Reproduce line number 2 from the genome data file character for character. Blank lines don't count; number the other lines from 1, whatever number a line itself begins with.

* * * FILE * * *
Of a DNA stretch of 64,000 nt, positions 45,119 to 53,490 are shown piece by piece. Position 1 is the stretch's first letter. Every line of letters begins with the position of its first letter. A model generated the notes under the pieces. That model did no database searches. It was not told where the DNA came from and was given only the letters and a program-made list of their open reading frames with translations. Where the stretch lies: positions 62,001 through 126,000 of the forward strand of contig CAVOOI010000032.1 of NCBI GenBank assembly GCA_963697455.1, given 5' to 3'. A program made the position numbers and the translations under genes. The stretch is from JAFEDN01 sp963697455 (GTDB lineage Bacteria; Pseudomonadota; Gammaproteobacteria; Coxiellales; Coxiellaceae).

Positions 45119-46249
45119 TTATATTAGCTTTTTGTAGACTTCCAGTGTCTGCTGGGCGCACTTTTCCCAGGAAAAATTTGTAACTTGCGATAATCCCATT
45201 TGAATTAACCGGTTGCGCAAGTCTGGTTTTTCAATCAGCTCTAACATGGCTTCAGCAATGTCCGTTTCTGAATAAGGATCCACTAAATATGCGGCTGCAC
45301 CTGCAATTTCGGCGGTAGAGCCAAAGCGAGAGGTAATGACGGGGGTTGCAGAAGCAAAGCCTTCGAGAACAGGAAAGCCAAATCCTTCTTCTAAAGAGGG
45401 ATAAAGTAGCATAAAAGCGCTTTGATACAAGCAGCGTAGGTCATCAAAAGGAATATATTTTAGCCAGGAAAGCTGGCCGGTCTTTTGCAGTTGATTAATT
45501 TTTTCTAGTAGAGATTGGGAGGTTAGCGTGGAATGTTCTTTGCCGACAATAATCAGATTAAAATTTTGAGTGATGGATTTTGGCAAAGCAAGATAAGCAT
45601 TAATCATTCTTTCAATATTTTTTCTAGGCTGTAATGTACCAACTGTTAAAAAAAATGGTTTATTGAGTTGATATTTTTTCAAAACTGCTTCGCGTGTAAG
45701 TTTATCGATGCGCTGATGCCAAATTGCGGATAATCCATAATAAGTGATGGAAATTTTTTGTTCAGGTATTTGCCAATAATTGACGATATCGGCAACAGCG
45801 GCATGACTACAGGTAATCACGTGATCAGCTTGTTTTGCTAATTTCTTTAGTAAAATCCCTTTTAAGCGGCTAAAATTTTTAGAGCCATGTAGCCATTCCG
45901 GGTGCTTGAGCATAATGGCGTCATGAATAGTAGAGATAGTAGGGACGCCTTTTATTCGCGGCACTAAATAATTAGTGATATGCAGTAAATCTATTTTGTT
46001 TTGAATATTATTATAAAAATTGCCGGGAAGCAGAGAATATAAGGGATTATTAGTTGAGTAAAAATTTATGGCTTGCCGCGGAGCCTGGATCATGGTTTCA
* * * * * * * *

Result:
Positions 45119-46249